Monday, March 6, 2017

Zelda: Breath of the Wild - first game to deliver on the open world promise (for me)

I wasn't at all hyped for Zelda: Breath of the Wild, as I don't actually care for open world games generally. I've played plenty of very highly-rated open world games in the past that everyone else seemed to love, but just didn't do it for me, often with me giving up fairly early in the experience and moving on to something more compelling. Even Dragon's Dogma, I love for the amazing combat system more than the actual open world nature of it (I feel it would work better as a dungeon crawler, which is why BBI was a good fit for it).

I decided to give Zelda a try anyway because I liked the art style and of course the rave reviews just wouldn't stop. After a while of playing it though, I realized I was playing it just like everyone says you should be playing an open world game, and enjoying it for the reasons you are supposed to: the "hey, what's over there!" and "I wonder how I reach that?" and "Wow that's too scary, I'm going to come back and face that when I'm better prepared", and "I bet I could reach that place if I'm careful enough, let's try!" and so on.

The experience invoked feelings I haven't felt since, and this might sound weird, the original EverQuest when it first came out, where I spent a lot of time trying to reach dangerous places and explore, often coming across fascinating things in my travels and avoiding frightening enemies I looked forward to coming back to later once I was powerful enough. I've played many MMO's since EQ, and many single-player open-world games, and for some reason none of them caused the same feeling of wonder in exploration that EQ did - until now.

So I've been thinking about why that is, what it is about this Zelda game I didn't even think I wanted that makes it different from all the other open-world games I've played and invokes the feeling of wonder and excitement just from exploring - even though I do have beefs with the game (the weapon durability/frequency of weapon drops annoys me) and even though the combat system is not terribly compelling.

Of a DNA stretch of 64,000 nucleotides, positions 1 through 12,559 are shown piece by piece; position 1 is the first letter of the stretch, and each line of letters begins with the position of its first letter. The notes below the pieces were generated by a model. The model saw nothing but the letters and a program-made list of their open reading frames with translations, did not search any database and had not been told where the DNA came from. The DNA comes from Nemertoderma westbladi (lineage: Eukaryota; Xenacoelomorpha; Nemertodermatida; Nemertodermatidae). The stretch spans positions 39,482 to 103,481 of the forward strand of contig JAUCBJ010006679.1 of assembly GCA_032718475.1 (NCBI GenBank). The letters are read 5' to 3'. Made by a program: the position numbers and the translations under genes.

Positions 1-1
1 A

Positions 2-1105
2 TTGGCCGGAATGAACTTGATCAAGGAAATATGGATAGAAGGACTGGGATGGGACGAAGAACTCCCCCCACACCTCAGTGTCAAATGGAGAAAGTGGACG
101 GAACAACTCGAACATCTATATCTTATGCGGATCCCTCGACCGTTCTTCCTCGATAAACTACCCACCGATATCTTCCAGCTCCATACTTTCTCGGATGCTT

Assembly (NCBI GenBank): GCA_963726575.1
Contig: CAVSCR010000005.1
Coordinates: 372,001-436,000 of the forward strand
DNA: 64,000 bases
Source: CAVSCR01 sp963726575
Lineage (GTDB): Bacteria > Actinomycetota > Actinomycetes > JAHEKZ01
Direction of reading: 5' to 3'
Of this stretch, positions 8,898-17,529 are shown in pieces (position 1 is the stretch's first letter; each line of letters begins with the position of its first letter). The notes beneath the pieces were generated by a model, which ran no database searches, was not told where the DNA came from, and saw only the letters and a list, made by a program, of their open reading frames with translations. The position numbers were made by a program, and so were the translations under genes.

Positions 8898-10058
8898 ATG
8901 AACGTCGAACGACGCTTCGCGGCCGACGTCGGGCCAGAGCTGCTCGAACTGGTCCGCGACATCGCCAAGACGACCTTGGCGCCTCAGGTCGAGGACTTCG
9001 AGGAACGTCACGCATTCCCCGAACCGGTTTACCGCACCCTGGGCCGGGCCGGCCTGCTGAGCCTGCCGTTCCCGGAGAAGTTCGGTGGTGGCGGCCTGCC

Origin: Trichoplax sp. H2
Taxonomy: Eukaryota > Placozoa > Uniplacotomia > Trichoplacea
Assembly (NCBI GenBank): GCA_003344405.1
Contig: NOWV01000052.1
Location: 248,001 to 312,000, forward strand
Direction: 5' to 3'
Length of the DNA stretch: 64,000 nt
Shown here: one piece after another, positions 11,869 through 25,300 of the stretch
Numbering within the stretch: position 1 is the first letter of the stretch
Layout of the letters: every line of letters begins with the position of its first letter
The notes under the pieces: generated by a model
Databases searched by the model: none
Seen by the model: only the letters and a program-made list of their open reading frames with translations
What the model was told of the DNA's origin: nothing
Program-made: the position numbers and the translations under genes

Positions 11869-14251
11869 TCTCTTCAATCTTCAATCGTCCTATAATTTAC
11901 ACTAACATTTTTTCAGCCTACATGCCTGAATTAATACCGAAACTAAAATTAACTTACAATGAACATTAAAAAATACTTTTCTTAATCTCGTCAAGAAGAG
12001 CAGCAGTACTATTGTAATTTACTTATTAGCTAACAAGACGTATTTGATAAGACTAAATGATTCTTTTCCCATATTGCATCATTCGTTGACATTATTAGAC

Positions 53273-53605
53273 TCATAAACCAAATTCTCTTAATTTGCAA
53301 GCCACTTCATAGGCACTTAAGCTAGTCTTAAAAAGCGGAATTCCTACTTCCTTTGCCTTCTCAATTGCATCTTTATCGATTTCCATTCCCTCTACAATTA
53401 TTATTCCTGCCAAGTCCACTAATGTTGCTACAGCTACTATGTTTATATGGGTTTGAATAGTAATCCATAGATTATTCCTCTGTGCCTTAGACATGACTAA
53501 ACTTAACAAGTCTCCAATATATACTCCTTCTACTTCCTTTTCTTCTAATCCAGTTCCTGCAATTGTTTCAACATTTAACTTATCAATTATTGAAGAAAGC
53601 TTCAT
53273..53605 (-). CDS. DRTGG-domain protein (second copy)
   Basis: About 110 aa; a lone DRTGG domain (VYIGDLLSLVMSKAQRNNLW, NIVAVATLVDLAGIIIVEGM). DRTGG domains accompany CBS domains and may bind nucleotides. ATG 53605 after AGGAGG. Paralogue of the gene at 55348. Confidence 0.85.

Reason #1: Lack of punishing permanent decisions


Most every other open world game hits you with a lot of permanent decisions (often without giving you at all adequate information about the consequences), particularly related to your character and their "build", but also things like how to resolve quests, which party members to use, and so on. Often these decisions have far-reaching implications - heck, in Mass Effect you can make decisions that not only affect the rest of the game but the sequels as well! There is an opportunity cost for every decision like this you make - you miss out on things you might have experienced if you had chosen the other path. You could "gimp" your character, or make them overpowered, or even just make them not ideally set up for the play-style you eventually settle on, and often there's no way to fix your build but to start the whole game over.

Every time a decision like this comes up, and I admit this is a personal character flaw, I feel compelled to stop the game and go do research on it. I don't want to "miss out" on content (and I don't tend to play through games more than once, especially big ones like these), so I want to find out what quest path is going to have the most interesting results, what party member is going to have the best dialog or be the most useful to my party, and so one. In short, these kind of decisions freeze me, and really bog down the whole experience. I know some people love that kind of thing, but it often ruins the game for me. I'm okay with it in shorter games with branching paths (like Telltale games and such), but in games that last dozens or hundreds of hours, its a big drain on my enjoyment.

Zelda does not have this kind of decision making. The only thing close to a permanent decision is whether you want more health or more stamina when you "level up" (collect 4 Spirit Orbs). This is not a decision that requires research, as the usefulness of each is obvious. Its also not really a decision you can screw up, since no matter what you choose, both are useful for all styles of play, and early in the game you'll be given the ability to change your mind if you want anyway.

This means the only decisions left are the fun stuff - where do I go next? What approach is best to overcome the obstacle before me? I feel free to make these decisions at my whim, knowing that no matter what I choose, I haven't missed out anything, as I can always go back and explore the other area later, or tackle the next obstacle in an alternate way. I have not felt compelled to stop and look things up with this game, which is very rare for me.

Reason #2: Rewards for exploration are clear and always actually rewarding